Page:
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which means ‘valiant defender’. Paris grew up believing himself to be the son of Agelaus. He, too, became a herdsman and wandered with his flocks over the foothills of mount Ida. He was loved for his beauty by a nymph, Oenone, and together they spent happy hours splashing in the cool mountain streams or sitting under the shade of the overhanging plane-trees. For Paris, their union was just a carefree friendship, but for Oenone it was something much deeper. She knew, however, that Paris would not remain for ever at her side and this gave her double pain – not only that she would lose him, but that when she did so he might suffer great misfortune. “May you always be carefree and happy – but if ever you are wounded, come to me – for I alone can cure your ills,” Oenone told him, for she could see into the future. But Paris, who did not yet know what pain and suffering were, could not understand the words of the far-seeing nymph. And so he passed his days untroubled, sometimes in the company of the lovely Oenone, sometimes with his herd and sometimes – this was a favourite sport of his – setting his bulls to fight among each other. From these bullfights Paris soon singled out a bull which always beat the rest. He gave it his special care and loved it more than any other in his herd. One day, while he was grazing his animals on the highest slopes of mount Ida, still thinking he was nothing but a common herdsman, three goddesses and a god suddenly appeared before him. They were Hera, Athena, Aphrodite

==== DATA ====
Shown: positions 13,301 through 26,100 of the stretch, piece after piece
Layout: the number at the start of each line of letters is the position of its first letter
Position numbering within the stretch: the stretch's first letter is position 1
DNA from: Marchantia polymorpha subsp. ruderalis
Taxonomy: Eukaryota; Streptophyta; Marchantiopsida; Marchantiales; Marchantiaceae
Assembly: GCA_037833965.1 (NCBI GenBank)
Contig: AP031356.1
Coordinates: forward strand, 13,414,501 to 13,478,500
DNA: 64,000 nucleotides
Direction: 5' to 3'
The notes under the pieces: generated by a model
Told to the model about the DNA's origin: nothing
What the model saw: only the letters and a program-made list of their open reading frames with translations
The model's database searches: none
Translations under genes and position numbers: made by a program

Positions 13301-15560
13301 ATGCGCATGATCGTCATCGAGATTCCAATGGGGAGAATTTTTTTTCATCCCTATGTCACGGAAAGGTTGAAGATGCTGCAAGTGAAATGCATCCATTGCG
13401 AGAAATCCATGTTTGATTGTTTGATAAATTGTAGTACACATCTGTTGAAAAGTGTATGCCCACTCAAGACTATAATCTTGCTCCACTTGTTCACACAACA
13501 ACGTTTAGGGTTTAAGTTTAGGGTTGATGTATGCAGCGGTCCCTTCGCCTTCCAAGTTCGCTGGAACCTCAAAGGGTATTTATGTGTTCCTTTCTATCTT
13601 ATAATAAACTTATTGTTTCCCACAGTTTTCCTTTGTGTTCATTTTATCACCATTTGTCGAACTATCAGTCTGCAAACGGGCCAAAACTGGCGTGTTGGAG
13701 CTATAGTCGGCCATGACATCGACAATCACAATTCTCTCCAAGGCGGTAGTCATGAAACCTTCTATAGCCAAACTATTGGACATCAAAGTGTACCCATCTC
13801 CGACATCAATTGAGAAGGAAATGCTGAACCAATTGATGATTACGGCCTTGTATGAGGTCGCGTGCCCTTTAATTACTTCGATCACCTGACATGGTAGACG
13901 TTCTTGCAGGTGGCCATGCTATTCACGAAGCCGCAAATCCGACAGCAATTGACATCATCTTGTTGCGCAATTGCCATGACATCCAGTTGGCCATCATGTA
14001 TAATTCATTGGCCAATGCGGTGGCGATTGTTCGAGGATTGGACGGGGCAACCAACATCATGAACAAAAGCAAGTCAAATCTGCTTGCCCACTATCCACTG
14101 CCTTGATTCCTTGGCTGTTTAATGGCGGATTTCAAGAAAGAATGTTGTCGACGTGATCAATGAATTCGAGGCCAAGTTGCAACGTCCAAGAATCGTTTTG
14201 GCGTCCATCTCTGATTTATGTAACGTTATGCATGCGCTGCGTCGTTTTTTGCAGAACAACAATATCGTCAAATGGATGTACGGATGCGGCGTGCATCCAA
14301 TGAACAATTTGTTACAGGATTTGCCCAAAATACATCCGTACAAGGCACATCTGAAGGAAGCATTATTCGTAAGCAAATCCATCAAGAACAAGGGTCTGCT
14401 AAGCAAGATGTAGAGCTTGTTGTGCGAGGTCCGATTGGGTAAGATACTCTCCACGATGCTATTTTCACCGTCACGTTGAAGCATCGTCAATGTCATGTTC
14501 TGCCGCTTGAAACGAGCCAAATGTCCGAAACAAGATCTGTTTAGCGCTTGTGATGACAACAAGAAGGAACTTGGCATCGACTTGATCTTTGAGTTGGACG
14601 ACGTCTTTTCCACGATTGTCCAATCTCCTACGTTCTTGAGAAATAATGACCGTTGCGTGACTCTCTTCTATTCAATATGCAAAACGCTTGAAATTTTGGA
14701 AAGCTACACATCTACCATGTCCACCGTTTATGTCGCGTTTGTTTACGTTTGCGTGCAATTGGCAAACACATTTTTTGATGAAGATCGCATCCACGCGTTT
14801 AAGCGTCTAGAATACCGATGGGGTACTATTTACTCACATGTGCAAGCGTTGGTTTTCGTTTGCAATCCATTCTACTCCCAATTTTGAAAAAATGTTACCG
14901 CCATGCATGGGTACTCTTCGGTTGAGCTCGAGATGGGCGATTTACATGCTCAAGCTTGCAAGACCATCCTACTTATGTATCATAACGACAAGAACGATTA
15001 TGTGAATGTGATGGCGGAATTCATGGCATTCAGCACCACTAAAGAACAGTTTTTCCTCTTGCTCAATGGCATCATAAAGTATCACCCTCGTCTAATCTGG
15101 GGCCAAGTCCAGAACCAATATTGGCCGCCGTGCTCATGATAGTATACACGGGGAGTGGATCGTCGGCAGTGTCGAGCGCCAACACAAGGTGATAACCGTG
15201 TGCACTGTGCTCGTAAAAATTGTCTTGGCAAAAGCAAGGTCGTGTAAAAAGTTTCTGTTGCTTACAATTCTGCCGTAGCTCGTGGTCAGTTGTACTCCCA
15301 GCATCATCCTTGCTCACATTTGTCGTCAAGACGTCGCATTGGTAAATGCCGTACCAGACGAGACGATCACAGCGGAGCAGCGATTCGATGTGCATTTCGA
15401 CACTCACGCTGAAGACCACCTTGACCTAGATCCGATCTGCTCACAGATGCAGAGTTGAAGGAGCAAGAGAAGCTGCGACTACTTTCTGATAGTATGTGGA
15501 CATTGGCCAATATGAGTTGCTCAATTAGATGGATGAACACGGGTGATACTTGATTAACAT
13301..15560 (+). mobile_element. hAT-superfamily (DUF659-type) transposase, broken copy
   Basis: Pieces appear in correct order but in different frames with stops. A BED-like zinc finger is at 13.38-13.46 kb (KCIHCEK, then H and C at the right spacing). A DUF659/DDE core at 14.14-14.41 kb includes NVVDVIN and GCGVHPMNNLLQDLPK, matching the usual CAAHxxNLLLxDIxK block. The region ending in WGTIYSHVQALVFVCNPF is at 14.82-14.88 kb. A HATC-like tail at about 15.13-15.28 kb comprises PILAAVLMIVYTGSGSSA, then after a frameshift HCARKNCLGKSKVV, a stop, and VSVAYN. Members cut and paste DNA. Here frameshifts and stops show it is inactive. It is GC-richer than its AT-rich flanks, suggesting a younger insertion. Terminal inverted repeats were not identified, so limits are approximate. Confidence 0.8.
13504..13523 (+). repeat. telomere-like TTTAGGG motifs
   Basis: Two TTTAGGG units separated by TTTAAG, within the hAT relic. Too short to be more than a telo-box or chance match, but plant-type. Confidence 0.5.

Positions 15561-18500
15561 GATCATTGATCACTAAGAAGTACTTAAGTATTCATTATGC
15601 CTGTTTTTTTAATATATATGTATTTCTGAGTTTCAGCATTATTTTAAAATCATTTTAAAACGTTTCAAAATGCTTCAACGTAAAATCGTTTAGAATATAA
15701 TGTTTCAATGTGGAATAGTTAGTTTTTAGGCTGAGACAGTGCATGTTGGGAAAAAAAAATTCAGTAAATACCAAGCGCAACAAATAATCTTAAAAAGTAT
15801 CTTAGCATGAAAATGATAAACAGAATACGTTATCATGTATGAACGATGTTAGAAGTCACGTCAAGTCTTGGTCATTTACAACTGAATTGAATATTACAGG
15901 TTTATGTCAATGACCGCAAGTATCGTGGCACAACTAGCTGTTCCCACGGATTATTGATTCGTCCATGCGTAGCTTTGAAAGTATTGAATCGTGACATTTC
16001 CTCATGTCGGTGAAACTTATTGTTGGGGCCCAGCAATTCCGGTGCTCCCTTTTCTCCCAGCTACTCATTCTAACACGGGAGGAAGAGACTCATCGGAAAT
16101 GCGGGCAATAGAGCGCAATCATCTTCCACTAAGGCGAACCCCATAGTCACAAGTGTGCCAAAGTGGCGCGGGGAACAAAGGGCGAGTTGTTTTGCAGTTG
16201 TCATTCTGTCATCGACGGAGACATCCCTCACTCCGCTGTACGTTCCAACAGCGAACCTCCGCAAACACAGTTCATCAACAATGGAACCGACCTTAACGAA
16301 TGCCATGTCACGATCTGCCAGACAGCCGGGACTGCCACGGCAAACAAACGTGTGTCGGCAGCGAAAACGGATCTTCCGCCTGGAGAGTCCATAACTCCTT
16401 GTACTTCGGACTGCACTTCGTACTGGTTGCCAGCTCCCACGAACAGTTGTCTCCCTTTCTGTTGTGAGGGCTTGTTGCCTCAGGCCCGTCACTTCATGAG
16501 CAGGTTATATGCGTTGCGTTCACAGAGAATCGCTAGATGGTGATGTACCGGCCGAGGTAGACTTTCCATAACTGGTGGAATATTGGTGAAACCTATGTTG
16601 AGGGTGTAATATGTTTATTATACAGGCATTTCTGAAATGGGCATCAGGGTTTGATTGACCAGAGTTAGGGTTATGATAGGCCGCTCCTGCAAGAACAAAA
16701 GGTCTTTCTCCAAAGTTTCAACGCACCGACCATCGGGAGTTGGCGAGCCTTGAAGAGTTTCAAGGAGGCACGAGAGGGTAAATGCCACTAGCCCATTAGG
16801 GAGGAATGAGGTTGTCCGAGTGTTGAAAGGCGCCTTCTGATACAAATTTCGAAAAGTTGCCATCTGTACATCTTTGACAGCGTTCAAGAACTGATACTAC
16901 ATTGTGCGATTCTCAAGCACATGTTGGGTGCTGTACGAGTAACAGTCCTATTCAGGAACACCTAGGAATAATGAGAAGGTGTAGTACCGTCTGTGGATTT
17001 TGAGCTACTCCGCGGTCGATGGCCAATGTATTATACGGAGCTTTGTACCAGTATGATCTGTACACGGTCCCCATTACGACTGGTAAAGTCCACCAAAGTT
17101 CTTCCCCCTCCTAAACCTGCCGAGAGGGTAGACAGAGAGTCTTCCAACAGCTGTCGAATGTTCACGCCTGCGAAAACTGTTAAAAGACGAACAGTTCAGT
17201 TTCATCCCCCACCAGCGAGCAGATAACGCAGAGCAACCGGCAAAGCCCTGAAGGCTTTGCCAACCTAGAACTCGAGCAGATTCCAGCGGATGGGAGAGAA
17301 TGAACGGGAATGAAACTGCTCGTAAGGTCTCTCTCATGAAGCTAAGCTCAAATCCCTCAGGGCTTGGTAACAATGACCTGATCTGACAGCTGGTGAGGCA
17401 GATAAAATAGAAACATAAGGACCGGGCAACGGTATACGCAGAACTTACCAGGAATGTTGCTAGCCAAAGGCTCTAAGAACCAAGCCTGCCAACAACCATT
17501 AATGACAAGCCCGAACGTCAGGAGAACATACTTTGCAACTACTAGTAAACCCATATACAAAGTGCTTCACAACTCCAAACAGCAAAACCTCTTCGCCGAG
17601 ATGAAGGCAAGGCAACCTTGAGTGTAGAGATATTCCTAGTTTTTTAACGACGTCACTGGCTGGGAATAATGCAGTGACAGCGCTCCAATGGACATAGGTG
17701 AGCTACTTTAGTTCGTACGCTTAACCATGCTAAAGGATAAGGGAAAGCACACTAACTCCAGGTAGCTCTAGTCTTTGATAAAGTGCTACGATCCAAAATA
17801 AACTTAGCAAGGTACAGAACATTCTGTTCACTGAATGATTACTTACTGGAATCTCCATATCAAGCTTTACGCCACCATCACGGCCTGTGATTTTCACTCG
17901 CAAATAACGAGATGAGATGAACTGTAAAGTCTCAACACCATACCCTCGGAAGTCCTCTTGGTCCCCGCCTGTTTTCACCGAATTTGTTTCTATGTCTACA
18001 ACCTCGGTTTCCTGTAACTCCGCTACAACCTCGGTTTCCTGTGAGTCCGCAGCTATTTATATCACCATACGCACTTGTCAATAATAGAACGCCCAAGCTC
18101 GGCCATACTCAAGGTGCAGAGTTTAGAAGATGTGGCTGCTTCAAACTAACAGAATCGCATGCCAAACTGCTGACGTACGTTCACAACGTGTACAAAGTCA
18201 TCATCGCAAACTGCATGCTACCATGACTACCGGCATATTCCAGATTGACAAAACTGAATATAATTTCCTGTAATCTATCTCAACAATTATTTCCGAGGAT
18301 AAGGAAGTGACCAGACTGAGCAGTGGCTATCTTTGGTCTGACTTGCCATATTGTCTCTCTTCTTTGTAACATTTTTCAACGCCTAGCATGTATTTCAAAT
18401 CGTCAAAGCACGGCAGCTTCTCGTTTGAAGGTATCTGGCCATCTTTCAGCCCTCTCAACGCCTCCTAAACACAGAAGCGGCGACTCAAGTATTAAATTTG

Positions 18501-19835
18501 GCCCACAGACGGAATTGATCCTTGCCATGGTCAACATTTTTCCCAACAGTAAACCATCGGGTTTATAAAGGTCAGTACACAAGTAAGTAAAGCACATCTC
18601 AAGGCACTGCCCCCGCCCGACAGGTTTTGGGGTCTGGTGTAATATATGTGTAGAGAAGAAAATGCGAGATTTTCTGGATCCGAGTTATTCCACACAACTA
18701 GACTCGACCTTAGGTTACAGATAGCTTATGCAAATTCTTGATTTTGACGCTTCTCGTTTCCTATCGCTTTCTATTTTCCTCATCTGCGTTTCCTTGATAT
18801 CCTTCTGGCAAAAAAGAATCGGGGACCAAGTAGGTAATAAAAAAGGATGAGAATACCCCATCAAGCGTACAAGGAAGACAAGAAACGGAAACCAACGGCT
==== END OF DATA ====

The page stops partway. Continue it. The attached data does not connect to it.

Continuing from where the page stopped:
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and wing-heeled Hermes. Why had these four immortals come to Paris, and what did they want of him? To find the answer to that question we must go back several years in time and to the opposite shore of the Aegean, to tree-covered Pelion where the wedding was being celebrated between the sea-goddess Thetis and the hero Peleus, the son of Aeacus. How Peleus came to marry Thetis is a story we have already told in another volume. Here we shall tell of the wedding-feast itself, where the first seeds of the terrible war of Troy were sown – for it was at this feast that Eris tossed down the famous golden apple. The wedding took place outside the cave of the centaur Cheiron and all the gods attended it save Eris. Zeus himself had been against inviting her, lest this goddess, who loved strife and quarrels, should spoil the festivities. As it was, everything got off to a happy start. The guests were in a cheerful mood and the atmosphere was warm and friendly. Apollo himself began the merrymaking with a sweep of his fingers across his golden lyre. The Muses hymned the new couple in their matchless voices and the three Fates sang to prophesy the glory of the hero who was destined to be born of this union – none other than the mighty Achilles. The next morning, all those who had been invited passed before the ‘epaulis’, as in those days they called the hut of branches set up in a meadow where the newly-weds were accustomed to spend the first night of their marriage. The epaulis of Peleus and Thetis was no mean hut, how-